Causes & Treatment for Cephalohematoma in Newborns

Causes & Treatment for Cephalohematoma in Newborns

by / Friday, 23 August 2019 / Published in Birth Trauma

The longer it takes to deliver a baby, the more likely it is complications will occur during the process. Prolonged labor is related to many different types of birth injuries, such as injuries caused by a lack of oxygen, intracranial hemorrhage, and shoulder dystocia. Cephalohematoma is another type of birth injury that often occurs in complicated or prolonged deliveries.

Cephalohematoma occurs in approximately 1% and 2% of all live births and often occurs in cases when the baby is too large to move through the birth canal, the baby is in an unusual position, multiple babies are being delivered, or labor becomes prolonged for another reason, such as weak contractions. Since birth-assisting tools like forceps and vacuums may be used in these sorts of situations to help deliver the baby, cephalohematoma can also be the result of those tools being used.

Cephalohematoma occurs when blood vessels in the head are damaged, causing blood to collect between the child’s scalp and skull. Externally, this will appear as a bump on the child’s head and typically shows up within a day after birth.

While it is absolutely alarming to see a bump on your child’s head, the good news is that in most cases, cephalohematoma is completely harmless and is likely to clear up on its own over time without any medical intervention or long-term health problems. Since the blood doesn’t collect underneath the skull, cephalohematoma doesn’t impact the brain. In some circumstances, a doctor might recommend draining the cephalohematoma, but that’s a practice that is generally avoided since it can increase the risk of infections and some of those infections can be very serious. If draining a cephalohematoma is necessary, a high level of care needs to be taken to prevent infections.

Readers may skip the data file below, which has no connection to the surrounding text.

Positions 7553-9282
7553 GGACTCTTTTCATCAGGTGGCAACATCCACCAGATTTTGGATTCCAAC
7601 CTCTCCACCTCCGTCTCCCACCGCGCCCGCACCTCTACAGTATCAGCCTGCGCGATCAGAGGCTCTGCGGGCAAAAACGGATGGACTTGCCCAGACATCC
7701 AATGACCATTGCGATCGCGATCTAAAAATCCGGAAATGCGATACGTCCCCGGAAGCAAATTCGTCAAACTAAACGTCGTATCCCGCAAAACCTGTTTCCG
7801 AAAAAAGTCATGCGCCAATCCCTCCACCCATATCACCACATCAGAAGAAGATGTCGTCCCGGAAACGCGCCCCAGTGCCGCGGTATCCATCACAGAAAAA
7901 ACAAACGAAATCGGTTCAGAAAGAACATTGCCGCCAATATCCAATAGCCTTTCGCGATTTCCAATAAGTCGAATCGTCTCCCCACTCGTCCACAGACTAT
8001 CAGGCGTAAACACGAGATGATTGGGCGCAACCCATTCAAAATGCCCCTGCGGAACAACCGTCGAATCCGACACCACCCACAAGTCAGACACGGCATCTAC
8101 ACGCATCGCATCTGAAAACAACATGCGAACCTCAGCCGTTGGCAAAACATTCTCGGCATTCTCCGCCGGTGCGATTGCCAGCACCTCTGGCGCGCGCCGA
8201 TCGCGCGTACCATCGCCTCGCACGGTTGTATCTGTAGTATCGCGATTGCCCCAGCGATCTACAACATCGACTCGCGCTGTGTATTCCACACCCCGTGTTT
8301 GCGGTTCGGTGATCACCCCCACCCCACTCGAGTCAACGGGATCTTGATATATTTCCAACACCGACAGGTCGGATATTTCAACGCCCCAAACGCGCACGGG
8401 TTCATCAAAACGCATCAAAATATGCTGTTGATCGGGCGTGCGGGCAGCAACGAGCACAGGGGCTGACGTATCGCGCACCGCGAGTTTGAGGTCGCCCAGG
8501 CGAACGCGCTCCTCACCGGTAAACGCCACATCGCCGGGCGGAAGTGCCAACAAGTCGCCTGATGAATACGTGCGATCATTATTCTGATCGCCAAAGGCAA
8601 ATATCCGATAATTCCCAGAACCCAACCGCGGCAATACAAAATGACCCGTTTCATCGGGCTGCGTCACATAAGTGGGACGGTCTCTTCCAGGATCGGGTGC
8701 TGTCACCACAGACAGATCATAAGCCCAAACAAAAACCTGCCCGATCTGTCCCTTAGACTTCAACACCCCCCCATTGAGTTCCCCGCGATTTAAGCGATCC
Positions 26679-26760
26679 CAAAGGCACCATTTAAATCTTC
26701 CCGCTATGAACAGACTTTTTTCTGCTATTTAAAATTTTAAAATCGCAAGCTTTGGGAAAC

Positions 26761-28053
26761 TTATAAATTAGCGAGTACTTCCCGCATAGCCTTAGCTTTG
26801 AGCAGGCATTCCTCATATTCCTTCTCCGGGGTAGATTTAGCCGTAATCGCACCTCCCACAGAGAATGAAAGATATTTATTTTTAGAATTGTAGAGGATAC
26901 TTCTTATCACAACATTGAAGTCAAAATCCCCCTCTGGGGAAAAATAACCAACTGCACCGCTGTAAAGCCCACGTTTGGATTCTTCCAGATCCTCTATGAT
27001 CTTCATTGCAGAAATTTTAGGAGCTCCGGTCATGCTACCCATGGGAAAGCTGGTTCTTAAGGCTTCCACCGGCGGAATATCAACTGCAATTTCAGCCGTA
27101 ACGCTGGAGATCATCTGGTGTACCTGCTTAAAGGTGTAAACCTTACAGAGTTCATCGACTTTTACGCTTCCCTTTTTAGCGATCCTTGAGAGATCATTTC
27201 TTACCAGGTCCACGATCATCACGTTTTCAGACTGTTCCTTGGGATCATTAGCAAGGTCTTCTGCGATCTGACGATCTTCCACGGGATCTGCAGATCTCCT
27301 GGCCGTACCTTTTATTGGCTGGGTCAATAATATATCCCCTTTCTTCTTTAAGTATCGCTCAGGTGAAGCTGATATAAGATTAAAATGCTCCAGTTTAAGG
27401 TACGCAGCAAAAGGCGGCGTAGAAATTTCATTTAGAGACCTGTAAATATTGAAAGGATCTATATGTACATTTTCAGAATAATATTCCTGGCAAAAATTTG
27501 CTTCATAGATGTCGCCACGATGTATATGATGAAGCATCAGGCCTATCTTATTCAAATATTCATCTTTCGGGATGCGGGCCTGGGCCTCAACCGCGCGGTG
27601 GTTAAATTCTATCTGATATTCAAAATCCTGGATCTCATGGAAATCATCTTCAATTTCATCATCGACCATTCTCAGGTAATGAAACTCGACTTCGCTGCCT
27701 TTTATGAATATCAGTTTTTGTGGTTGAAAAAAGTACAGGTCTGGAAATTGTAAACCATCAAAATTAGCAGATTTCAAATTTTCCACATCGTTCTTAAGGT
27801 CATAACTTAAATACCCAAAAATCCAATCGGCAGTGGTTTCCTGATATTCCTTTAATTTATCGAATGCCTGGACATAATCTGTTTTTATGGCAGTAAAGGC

However, in some cases, cephalohematoma can result in health complications like anemia and jaundice. If anemia occurs, the baby may require a blood transfusion. The risk of jaundice comes when the blood from the cephalohematoma breaks down and reabsorbs back into the body. When this happens, it can cause the child’s bilirubin levels to increase, resulting in jaundice. If treatment for jaundice begins early, it should easily clear up without any long-term issues. But if jaundice goes untreated and bilirubin levels are allowed to build up, it can potentially cause a type of brain damage known as kernicterus, which can result in problems like cerebral palsy, hearing loss, and intellectual disabilities.

If your child suffered complications from cephalohematoma, it’s very important to speak to a birth trauma lawyer as soon as possible. The sad reality of far too many birth injury cases is that they very likely could have been prevented. At Goodwin & Scieszka, you’ll be able to speak to a birth trauma lawyer who will be able to answer your questions and help you understand your legal options. Contact us today to get started.

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